Google+

Wedding Pro Wednesdsay: The Death of Wedding Planners?

Posted by on Oct 24, 2012 in Practical Planning | 3 Comments

Greetings from 10,000 feet above, wedding friends, as I write today’s post while en route to Laguna Beach for a site visits for an exciting project we’re designing… details soon to come! Today, I thought I’d posit a question I’ve been noodling: is a rose by any other name just as sweet?

The wedding industry in New York is a social scene always up for a party and a glass of wine (or three) with their colleagues. After months of everyone being completely immersed in the busy wedding season, it was with great joy that we were able to hit the Wish Upon a Wedding launch event and the Martha Stewart and Knot Gala events at the close of bridal market.

It isn’t just a great chance to catch up socially, but to gauge the state of the economy , trends in client behavior and, of course, anecdotal trends within the industry itself. One particular conversation with a photographer friend struck me immediately, and I couldn’t help but post about it to get your thoughts.

He said: “It seems to me that we’re seeing the death of wedding planners, at least the way people used to think of them.” What he explained was that he works a ton with clients who bring in Day-of Planners and he works with a ton of Planner/ Designers, but he is seeing less and less of the traditional “planner”… the master or mistress of all things wedding who acts as a “Producer” for the whole production. His argument was that clients see the value in having an event manager, and clients see the value of a designer, but clients are feeling less and less in need of a “wedding manager”, which is how (wrongly) the role of a planner is often perceived.

I, from my end, completely understood what he meant… In the last few years we have concsciously shifted what we sell to emphasize the “design” over the “planning”. But, I still know plenty of straight out planners with tons of clients who are in need of what they provide so well. Surely, the need for an expert to come in and advise, produce and orchestrate the most important day of a couple’s lives can never go out of vogue? Or can it?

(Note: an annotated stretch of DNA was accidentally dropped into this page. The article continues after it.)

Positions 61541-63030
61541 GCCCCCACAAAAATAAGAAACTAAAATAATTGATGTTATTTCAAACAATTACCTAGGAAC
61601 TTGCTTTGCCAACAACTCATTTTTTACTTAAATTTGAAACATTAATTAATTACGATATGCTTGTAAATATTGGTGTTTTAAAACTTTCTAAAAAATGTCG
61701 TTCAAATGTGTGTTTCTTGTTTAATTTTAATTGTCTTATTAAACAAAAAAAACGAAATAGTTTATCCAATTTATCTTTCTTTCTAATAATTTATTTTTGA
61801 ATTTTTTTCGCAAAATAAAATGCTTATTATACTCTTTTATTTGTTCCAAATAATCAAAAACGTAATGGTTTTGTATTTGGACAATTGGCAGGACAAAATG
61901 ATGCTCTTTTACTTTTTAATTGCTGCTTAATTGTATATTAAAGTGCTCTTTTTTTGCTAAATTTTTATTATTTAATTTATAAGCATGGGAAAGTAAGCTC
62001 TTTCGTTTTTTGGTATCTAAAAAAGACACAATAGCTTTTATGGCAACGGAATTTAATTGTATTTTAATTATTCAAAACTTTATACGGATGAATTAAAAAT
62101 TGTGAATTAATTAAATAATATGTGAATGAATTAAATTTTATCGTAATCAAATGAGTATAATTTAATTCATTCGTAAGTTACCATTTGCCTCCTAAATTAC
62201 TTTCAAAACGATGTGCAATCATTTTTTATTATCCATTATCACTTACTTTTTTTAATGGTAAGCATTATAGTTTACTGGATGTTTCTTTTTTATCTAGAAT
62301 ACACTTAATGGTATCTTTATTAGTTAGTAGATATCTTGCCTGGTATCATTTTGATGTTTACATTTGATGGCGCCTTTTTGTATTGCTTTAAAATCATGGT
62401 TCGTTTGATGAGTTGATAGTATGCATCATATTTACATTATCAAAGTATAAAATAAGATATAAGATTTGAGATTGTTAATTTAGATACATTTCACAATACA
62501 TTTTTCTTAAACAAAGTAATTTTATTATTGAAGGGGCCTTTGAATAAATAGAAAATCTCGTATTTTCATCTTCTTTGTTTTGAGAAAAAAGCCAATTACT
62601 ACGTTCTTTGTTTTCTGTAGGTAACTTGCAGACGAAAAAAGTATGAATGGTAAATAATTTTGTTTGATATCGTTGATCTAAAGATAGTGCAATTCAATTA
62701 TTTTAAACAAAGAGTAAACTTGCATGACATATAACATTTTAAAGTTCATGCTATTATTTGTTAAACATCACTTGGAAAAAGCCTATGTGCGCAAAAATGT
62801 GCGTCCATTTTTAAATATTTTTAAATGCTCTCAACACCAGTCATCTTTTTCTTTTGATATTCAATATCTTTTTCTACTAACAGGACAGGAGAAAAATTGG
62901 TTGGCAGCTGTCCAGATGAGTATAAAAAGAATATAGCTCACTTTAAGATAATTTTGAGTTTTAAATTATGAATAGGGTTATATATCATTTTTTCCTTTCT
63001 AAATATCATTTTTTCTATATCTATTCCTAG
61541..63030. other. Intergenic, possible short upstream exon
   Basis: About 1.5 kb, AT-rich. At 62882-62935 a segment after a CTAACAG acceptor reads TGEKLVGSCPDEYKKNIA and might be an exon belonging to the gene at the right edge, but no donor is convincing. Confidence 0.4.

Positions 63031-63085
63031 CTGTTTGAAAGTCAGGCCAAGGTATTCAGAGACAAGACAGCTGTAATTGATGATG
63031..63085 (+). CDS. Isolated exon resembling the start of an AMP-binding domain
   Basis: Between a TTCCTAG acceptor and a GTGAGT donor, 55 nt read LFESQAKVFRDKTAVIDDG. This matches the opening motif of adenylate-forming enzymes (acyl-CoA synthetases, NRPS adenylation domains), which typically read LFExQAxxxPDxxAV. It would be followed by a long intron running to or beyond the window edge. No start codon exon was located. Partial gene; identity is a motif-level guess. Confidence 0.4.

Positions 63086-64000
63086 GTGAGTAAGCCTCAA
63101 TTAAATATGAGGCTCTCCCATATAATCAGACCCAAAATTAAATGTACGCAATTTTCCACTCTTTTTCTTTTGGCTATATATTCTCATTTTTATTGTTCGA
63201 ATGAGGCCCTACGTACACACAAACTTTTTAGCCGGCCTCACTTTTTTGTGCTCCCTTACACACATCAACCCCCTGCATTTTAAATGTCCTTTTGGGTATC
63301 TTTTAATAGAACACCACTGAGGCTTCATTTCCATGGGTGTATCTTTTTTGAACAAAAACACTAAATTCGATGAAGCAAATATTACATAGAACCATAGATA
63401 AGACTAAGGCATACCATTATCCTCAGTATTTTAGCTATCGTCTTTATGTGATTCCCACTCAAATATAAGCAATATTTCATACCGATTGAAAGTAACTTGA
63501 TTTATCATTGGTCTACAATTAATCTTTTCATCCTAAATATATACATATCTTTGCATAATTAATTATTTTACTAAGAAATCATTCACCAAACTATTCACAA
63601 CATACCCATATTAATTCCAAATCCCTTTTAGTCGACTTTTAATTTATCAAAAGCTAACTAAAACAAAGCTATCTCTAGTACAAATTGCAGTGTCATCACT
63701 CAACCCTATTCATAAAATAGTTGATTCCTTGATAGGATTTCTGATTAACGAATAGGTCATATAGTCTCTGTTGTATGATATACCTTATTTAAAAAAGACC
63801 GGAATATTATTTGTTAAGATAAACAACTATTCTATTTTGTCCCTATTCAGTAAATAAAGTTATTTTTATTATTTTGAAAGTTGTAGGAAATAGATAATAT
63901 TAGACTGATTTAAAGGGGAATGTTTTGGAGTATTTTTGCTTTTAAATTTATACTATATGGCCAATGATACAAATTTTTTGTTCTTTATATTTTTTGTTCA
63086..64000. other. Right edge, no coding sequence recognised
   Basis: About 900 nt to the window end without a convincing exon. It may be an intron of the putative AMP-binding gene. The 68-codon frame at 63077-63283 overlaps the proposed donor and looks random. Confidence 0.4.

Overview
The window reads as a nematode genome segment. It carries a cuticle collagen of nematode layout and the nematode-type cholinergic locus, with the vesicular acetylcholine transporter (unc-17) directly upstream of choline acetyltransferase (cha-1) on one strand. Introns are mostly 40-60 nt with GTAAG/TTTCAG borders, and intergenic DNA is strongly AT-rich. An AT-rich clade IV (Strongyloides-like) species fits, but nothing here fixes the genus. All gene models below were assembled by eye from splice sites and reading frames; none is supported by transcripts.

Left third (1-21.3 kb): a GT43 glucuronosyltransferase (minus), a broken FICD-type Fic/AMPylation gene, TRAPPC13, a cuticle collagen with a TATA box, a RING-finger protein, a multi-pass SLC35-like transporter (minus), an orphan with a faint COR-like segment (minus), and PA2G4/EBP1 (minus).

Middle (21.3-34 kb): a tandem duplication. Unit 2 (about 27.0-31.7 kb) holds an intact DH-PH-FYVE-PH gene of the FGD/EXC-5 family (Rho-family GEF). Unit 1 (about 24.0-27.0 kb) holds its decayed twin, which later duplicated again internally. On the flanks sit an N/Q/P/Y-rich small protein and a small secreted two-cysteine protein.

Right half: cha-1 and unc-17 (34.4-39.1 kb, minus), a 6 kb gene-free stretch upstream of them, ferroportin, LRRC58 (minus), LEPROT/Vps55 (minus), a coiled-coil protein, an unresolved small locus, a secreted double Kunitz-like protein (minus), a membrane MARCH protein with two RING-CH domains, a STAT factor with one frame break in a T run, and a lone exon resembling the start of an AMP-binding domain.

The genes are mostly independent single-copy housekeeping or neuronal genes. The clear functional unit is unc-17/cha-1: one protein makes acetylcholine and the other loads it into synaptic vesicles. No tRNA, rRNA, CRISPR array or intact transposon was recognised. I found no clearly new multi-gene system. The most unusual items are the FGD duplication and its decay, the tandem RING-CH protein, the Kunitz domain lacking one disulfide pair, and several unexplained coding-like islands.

If “the death of wedding planners” is iminient, it’s not for lack of people needing that service, it’s for lack of clearly messaging what wedding planners do. The profession is the victim of self-inflicted bad marketing….and the only way to save it is to re-evaluate and re-message what it is that is actually being done.

When people think Wedding Planner, they immediately think of Franck in Father of the Bride or J.Lo in “The Wedding Planner”… buttoned up professionals who knew exactly who to call for what and exactly where the perfect location would be. They embodied organization and secret knowledge (and were both working on what would be considered high end weddings, btw). But, these “proto-types” existed before wedding blogs, before brides wore black, before vendor directories and facebook pages and a clientele so savvy to the ways of media, production and design they often have goals of having weddings published when they first walk into your offices… These prototypes existed before you could buy gorgeous stationery online, before you could hire virtual assistants and before, frankly, modern families became so modern, we don’t force ourselves to use outmoded etiquette at every turn of the wedding process.

These aren’t new issues, but they are solidly crystalizing… So where does that leave the Wedding Planner? How do you encapsulate that intangible thing that having a real person brings to the table? And, what is that intangible?

If you listen to organizations like the ABC, that intangible is that you, Wedding Planner, can “save the client money” through your vendor relationships… When, that in fact is hardly true AND it puts you in the absolutely awful position of having to “earn your fee back” in the clients eyes… Or perhaps, a better answer is that you simply re-evaluate what you actually DO and re-assess your language…